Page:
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Speeches matching topic Education and speakers whose last name begins with B
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83% of U.S. teenagers feel more stressed out than do adults, and school is by far the main cause of their stress.

46 % of all new teachers in the United States leave the profession within five years.

According to the World Economic Forum, as we march toward the fourth industrial revolution, our young people are not prepared. By the time they graduate from high school, as many as two-thirds of children entering primary school today will not have the skills required to get a job. The impact will be worse for women, who already have less than two-thirds of the economic opportunity that men have.

We cannot sit by any longer and watch the future of our country’s greatest asset – young people – have their wings clipped even before they soar. Empowered Education is the clarion call for everyone concerned about this country’s economic stability to rise up and transform the system from the inside out. The revolution is real, because the future is here.

Every educator must possess the mindset to change themselves first and then change the system they are in. anticipate the future economic drivers of the community, and radically overhaul their approach in engaging teachers, parents, students, and the community at large in a new way. This will require all stakeholders in education to lead differently in the midst of uncertainty by:

  • ? Creating a culture where everyone thrives;
  • ? Building professional presence of educators in the school and developing their collaboration skills; and
  • ? Shifting from teacher-centric to student-centered.

America is in dire need of improving its educational system but more inputs—from money to personnel—is not the solution. The Secretary of Education who garnered both controversy and admiration for his fiercely passionate views on educating—and not failing—the nation’s children, Bill Bennett delivers bold solutions for closing the achievement gap through testing, tough standards, better books, and better teachers (and more rewards for those teachers). With an eye toward the future, Bennett shares what America must do to stay competitive with the systems in Europe and Asia including innovating in areas such as online education, charter schools and cutting the educational bureaucracy so that states and localities have the resources they need to increase educational performance and secure America’s economic future.

One matter of concern on which both political parties can agree is the drastic need to improve America’s educational system. Right-of-center on issues from personal responsibility, to free markets and economic justice, but left-of-center on issues of gender, racial and social justice, Michelle Bernard is fiercely independent, smart, passionate and candid with her views. In this talk, Bernard discusses:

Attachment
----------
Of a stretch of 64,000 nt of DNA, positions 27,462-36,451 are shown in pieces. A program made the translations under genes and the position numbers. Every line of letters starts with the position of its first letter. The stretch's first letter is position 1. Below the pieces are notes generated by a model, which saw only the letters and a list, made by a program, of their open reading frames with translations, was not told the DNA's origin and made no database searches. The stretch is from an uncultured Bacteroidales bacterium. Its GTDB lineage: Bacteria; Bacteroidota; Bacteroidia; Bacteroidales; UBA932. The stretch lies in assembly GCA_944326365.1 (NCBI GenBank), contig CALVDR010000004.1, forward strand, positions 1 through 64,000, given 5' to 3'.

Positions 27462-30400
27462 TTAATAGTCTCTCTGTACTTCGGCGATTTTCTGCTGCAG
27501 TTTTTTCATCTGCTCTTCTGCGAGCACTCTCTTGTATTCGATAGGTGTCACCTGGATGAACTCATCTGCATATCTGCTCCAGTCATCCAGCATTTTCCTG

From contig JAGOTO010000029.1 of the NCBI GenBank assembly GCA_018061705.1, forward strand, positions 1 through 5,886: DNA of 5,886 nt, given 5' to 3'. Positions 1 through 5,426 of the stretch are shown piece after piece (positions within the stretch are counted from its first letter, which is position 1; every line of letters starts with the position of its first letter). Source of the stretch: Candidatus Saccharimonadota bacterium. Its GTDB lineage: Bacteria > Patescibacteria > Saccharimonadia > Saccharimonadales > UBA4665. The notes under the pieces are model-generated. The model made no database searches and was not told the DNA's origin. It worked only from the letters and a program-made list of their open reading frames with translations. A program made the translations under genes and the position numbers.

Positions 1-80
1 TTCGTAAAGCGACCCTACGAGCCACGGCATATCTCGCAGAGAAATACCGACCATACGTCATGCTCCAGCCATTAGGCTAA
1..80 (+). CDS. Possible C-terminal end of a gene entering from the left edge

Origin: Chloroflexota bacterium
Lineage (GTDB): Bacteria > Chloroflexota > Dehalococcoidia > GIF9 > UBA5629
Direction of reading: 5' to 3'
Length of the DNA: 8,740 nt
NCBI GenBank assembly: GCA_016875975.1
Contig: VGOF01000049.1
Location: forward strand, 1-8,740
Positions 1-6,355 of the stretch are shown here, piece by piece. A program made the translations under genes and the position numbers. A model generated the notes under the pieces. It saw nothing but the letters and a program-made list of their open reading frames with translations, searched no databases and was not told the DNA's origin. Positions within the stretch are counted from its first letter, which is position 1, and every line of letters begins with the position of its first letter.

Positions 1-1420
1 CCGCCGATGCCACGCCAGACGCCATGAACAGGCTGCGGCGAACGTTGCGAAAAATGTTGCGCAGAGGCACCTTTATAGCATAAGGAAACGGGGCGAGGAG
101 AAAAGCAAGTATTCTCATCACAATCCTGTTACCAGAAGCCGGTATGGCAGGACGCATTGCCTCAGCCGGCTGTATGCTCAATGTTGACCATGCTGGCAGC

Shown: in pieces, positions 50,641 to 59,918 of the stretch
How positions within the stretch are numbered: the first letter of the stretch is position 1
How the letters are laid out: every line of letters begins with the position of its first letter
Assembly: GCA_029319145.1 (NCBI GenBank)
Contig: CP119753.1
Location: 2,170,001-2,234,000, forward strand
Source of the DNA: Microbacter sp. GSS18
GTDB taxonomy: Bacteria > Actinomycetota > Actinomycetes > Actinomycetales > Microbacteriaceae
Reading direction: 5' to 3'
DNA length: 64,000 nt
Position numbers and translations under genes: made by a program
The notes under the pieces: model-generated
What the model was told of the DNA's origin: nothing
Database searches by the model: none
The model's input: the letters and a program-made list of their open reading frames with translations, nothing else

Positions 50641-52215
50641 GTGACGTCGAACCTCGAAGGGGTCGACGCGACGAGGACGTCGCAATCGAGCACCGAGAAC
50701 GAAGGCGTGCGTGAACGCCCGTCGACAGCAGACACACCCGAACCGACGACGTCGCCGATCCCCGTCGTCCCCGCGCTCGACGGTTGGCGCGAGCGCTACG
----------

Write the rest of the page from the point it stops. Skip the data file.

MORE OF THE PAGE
• How education remains the great equalizer in American society
  • How school choice is a powerful means of escaping poverty
  • How proposals for the U.S. government to provide all students with a free college education might impact the American economy and the possible unintended consequences of such proposals on public, K-12 education, college readiness in low income, rural, and communities of color, and on private, Historically Black Colleges and Universities;
  • How the education reform plans of various presidential, Congressional, and Gubernatorial candidates and political parties impact all Americans  
  • How comprehensive education reform now is the key to managing a shift in the American economy from industry to service is critical to avoiding another “Great Recession” and truly restoring the economy to health
  • How the American president’s advocacy for better educational opportunities for minorities and all Americans is the ultimate prescription for achieving the American dream

Charles shares how, as a 24-year-old teacher at a Bronx high school, he created a model of giving hailed as "the future of philanthropy" by The New York Times. His story covers the high school wrestling coach who inspired him to become a teacher, the most humiliating mistake he ever made getting off the ground, and the most poignant moments, such as the projects teachers created to recover from the 9/11 attacks on the World Trade Center.  Today, teachers at half of all the public schools in America have created projects on, and more than a million people have given $200 million.

Charles connects this story to the rise of Kickstarter and Etsy, sites that—like—enable anyone to go public with their originality.  These sites signal a profound change in how long you have to wait, and who you have to know, and how lucky you have to be, to bring a good idea to life.  They represent a new kind of marketplace where gatekeepers no longer stand in your way.